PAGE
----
Friday, 12 August 2011

Best Practices (NOT!)

I've been a lazy boy with updating the English version of my blog. I'll whip myself into blogging frenzy and update the blog as often as possible. My first addition to my posting is my most frequent blogging on my Finnish blog.

For some reason I stumbled upon the JMB blog about maturity models and the critisism thereof. Within the posting there was a link about No Best Practices.

Our company has recently began its Quality Assurance project which is designed to raise the quality of all aspects of the company, from management and sales to code development and support. The thought struck me that "hey! We could improve the quality of testing as we increase the overall quality" and thus I started to think improvements through the company as a whole. The testing organization within the company should be revised and to make it more coherent and more effective. After a little brainstorming I ended up refining testing process, clarifying roles, increasing the testing skills and increasing the visibility of testing as a craft within the company.

Thus became the idea about testing architect and testing steering group. (Yeah, we aint that far in testing yet...) We already have a plethora of steering group and their main goal is for
sharing best practices, tools, frameworks and code.
Yay! Fun fun! Best practices! When all developers go by the best practices things can't go wrong, can they? Can they? Will they?

I myself strive towards continuous improvement in testing. Everything should be better than one done before. Besides I'm a bit of a context-driven test enthusiast and I like to hear what ye olde JMB has to say about stuff. (No offence, Michael Bolton!) Every single pratice, method and technique is attached into relevant context and time. With both of these being variable is it possible to say that a practice is best? Is there a practice that is better that the Best? If so can it really be said that a pracitice is best?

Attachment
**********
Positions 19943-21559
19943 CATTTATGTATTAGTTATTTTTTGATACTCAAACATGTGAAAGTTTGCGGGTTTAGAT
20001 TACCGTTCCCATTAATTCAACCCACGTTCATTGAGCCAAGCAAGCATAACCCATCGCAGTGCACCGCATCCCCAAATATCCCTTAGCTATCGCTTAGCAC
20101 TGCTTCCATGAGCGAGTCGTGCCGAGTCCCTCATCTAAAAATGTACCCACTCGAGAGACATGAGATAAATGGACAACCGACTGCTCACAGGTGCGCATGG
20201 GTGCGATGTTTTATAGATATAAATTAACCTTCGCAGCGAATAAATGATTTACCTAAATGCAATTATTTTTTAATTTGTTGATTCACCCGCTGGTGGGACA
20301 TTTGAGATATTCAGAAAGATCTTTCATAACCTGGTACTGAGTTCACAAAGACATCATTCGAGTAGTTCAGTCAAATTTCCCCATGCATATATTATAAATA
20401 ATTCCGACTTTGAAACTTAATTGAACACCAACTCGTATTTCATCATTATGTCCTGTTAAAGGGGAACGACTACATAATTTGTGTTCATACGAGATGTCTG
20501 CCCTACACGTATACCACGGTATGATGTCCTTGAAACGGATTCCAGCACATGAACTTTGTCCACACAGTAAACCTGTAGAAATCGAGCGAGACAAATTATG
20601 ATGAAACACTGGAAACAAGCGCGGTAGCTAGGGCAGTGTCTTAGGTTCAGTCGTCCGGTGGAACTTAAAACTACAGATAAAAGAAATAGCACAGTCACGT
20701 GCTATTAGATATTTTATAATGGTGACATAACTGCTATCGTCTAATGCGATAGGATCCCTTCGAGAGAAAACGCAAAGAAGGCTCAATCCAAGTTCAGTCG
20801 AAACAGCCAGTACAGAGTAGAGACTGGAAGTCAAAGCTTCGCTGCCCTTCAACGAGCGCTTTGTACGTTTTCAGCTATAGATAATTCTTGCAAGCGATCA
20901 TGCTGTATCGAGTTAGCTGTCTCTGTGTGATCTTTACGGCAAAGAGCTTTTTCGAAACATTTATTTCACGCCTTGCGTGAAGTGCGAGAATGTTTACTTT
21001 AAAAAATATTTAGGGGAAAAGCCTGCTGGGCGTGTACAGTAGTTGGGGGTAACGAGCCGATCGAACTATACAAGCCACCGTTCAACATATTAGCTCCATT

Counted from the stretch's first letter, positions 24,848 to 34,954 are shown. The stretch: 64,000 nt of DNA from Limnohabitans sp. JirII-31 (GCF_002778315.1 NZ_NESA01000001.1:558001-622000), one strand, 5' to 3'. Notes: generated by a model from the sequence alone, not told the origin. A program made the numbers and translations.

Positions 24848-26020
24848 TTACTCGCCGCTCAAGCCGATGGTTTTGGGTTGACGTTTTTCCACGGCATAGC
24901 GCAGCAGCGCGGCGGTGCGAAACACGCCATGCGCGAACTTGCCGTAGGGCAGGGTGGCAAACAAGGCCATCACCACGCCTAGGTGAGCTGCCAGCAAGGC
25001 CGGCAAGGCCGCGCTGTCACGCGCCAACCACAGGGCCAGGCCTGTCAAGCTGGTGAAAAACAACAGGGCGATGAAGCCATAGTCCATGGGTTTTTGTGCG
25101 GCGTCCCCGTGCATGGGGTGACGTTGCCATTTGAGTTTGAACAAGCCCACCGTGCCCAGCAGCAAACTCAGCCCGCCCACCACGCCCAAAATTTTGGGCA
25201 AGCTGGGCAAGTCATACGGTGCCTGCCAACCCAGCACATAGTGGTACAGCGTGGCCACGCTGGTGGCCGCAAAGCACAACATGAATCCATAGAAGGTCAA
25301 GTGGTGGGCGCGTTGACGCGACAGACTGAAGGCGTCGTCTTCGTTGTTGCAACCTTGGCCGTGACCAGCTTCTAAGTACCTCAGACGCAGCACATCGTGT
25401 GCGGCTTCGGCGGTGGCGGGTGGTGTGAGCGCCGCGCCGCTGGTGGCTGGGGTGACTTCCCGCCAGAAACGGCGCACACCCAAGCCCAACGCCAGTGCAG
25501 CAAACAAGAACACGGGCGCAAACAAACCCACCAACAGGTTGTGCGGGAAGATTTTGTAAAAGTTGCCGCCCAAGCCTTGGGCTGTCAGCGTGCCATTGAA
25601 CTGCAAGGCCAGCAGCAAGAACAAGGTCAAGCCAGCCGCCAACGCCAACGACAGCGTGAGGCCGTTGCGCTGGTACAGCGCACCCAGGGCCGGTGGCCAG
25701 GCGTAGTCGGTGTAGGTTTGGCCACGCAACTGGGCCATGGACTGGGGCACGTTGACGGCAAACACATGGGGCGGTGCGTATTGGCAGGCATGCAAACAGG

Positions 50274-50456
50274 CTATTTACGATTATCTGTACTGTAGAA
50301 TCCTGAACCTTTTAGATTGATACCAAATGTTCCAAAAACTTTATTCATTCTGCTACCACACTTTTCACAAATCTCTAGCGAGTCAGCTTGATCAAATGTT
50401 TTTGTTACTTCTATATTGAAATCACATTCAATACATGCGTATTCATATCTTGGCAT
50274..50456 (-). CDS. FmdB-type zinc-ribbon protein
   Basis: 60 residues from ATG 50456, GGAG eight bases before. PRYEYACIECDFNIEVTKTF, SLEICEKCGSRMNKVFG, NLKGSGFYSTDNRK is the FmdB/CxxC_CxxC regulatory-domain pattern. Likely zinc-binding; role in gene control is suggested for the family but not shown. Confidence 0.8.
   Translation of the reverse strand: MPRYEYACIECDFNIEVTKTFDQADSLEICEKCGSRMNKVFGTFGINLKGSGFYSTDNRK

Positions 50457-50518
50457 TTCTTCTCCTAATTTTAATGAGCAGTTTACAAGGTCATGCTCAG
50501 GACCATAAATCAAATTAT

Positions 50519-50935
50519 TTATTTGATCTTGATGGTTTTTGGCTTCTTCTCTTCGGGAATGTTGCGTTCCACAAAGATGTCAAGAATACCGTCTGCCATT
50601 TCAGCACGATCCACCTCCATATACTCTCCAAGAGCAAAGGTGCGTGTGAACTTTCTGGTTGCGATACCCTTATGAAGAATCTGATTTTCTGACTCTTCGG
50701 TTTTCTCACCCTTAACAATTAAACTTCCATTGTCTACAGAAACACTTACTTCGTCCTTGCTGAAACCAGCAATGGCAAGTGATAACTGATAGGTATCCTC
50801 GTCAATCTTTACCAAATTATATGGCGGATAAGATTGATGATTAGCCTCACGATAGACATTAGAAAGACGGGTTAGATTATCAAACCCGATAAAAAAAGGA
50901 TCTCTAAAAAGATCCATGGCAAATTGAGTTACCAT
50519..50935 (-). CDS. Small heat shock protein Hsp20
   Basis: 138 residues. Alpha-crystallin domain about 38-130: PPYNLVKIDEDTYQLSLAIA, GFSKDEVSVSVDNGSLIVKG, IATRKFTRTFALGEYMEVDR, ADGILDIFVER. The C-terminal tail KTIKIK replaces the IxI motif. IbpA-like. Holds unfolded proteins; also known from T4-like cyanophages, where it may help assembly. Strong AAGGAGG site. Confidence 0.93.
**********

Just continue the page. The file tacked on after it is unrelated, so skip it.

Could it be so that men (and women also) tend to veer towards practices that are already developed in some context and in their laziness or schedule pressure take these practices as graneted? Some people may use a certain method in his or her work and ignore more effective, more reasonable models and practices. Some people base their work on ".Net Best Practises" and nothing else and make that kinda code all their life.

Then there are people who innovate; break habits, patterns, prejudice; and challenge authorities! These "better practicists" and the force that drive every industry forward: they don't linger inte the artificial Best Practices but push through and take their work into another level. The others may imitate them and claim their practices as BEST. Just then the innovator carries on his or her work and strives for higher and higher.

Which one you are: Best practice person of Better practisist?

2 comments:

Ru said...

Hey, you have the wrong tag there ;)

Pekka Marjamäki said...

Touché! ;)